Self-Editing for Writers – The Story
By Shon Bacon
You finished a book? Great! Not too long after finishing a book, many writers quickly go in search of an editor to make their literary babies shine, and although it is important to have several sets of eyes peruse your novel, it’s just as important that you learn to have a keen eye for story, for story components so that you can develop the strongest story possible before setting it free to public scrutiny.
This workshop will help you do just that. Let’s jump in!
1—WHAT’S YOUR STORY ABOUT?
You want to make sure your story is sound and that it does all the things you set out for it to do. Now, how do you do that?
Every story has an arc - a set up, obstacles for the main character to overcome, and a resolution.
Sometimes, I come across a novel from a client that has holes in one or all of these areas. There's not enough set up to get me into the story and the main character. There's not enough conflict in that vast middle of the story to make me care what happens to the main character. There's not enough of a resolution, and I'm left wondering, "Why did I read this?"
When these gaps are found within a story, I get into lecture mode and pose eight questions to the client:
1) Who is your main character (MC)?
2) What does the MC want?
3) What's the main conflict that keeps the MC from getting that want?
4) What's the event/situation that sets the MC in motion to achieve the want?
5) What are the obstacles the MC encounters, keeping him/her from the want? (Obstacles should escalate, building tension)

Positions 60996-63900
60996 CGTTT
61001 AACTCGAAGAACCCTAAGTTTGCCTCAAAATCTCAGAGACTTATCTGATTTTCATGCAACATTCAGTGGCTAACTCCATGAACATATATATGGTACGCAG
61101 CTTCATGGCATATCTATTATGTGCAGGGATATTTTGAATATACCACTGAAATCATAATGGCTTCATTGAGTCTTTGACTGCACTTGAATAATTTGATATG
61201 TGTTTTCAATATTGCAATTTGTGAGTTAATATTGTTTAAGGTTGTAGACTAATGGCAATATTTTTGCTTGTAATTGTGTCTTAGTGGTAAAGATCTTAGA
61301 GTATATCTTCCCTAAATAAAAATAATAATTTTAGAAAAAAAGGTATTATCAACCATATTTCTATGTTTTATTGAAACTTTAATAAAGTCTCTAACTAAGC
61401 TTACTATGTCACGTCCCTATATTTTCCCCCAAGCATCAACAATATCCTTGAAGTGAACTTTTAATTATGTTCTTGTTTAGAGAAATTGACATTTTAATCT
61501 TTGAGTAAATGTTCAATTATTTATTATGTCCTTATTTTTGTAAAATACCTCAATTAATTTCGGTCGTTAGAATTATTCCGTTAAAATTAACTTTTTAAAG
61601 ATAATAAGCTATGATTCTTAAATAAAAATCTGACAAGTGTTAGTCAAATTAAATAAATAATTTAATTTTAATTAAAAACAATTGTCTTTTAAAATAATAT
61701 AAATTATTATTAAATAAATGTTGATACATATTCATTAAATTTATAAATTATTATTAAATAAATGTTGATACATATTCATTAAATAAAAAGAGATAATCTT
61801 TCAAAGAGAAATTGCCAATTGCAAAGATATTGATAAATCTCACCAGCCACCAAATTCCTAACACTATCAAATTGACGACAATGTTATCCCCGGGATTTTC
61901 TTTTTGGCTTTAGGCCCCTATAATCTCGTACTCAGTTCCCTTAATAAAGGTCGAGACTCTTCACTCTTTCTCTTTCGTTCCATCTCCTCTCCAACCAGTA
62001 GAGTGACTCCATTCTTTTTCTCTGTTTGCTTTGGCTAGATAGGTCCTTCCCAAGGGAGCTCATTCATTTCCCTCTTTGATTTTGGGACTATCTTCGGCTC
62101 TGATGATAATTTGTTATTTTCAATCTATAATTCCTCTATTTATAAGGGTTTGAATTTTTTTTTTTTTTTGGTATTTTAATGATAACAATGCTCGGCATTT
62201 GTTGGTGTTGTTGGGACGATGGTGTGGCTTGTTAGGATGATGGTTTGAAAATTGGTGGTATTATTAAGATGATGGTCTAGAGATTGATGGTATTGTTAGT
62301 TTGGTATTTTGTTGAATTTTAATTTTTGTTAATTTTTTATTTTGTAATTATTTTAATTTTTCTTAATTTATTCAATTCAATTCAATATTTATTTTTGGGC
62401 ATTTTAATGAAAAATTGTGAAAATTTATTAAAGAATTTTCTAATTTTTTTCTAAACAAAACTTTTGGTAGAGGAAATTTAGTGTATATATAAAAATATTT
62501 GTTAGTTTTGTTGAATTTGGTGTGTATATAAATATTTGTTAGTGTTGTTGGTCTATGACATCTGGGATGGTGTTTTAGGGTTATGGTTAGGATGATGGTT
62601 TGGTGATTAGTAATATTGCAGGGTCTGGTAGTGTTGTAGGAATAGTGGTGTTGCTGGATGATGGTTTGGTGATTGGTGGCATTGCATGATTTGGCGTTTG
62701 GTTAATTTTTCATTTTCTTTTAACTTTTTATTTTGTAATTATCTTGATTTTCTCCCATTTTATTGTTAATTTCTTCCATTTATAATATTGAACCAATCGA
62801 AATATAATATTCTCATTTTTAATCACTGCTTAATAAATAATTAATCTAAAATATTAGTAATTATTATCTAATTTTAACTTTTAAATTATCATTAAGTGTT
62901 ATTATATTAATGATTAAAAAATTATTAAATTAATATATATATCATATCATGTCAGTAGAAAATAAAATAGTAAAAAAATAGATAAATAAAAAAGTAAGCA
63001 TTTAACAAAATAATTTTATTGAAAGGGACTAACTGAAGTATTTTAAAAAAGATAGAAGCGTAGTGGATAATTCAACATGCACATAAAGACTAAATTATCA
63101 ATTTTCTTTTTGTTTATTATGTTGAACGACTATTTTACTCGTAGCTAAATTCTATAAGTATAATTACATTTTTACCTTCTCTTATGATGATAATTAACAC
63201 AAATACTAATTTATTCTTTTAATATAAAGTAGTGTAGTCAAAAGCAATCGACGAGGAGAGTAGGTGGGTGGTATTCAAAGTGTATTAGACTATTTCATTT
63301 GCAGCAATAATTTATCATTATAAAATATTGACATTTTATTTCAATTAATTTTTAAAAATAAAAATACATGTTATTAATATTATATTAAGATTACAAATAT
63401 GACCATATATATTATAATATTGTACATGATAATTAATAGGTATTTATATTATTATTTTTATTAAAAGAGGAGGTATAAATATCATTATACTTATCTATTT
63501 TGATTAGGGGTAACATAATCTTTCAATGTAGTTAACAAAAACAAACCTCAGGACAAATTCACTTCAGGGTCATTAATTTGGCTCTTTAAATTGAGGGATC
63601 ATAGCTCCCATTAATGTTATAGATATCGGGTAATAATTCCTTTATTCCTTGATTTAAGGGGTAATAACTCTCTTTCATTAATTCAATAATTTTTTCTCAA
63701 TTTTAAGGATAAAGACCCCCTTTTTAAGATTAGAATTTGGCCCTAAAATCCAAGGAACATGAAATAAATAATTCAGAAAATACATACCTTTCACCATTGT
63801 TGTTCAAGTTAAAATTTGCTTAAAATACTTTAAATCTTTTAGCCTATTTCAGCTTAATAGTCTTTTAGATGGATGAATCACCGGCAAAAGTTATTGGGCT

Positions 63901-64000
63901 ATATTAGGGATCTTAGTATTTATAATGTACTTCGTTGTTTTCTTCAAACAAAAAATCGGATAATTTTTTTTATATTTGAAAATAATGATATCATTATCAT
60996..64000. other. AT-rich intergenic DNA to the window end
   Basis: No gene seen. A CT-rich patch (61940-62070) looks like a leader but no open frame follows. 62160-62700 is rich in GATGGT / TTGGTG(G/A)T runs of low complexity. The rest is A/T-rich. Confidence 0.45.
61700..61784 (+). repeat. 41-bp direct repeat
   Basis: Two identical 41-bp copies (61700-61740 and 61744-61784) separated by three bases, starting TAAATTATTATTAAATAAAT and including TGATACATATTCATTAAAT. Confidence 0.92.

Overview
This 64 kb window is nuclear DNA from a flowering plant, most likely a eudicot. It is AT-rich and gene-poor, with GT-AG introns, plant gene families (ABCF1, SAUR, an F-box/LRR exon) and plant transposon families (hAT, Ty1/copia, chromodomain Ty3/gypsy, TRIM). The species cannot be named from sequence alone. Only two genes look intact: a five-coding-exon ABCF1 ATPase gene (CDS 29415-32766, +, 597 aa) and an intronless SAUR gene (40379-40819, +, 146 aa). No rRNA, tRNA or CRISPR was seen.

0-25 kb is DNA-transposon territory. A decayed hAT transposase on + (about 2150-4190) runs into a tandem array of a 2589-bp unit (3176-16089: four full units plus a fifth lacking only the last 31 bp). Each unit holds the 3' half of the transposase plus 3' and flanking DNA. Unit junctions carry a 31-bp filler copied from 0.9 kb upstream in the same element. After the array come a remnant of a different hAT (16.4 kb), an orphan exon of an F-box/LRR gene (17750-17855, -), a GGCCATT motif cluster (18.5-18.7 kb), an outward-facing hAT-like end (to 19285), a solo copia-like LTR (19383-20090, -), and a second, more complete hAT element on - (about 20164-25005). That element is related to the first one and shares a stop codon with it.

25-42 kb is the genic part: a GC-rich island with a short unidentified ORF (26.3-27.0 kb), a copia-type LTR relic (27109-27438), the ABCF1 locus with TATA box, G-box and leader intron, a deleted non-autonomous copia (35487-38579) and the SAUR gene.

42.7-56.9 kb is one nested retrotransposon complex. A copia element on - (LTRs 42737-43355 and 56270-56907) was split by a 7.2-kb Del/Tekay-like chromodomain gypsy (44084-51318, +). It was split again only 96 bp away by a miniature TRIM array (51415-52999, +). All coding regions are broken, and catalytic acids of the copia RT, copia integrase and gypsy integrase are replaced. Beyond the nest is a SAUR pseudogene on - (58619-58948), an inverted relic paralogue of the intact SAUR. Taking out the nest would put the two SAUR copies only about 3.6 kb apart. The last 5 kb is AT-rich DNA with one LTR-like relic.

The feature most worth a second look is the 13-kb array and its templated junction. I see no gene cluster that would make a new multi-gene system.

6) What's the event/situation that makes the MC go "All-or-Nothing" to win the want? (This is a moment in which there is no turning back)
7) Does the MC win or lose?
8) What's the effect of the win or loss on the MC?
I have the client develop an answer for each of these questions, and then we discuss what's missing from the story and how to apply some of these answers to the revising of the story. The questions are asked in a traditional way, meaning they have a beginning, middle, ending flow to them. However, not all stories are traditional. Some start at the end and then show the reader how that ending came to be.
The point is most, if not all, stories touch upon each of these questions, so it benefits you as the writer to analyze your story, paying attention to these questions and editing your story accordingly. Your “paid” editor (and future publisher) will thank you.
A little footnote here, during this time, it’s also important to think of those first ten pages of your story. These days, the first page has to grab a reader’s attention, so it’s vital that you start your story in the best possible light.
When I pursued my MFA degree a few years ago, my fiction professor/mentor discussed the concept of Camping and Marching.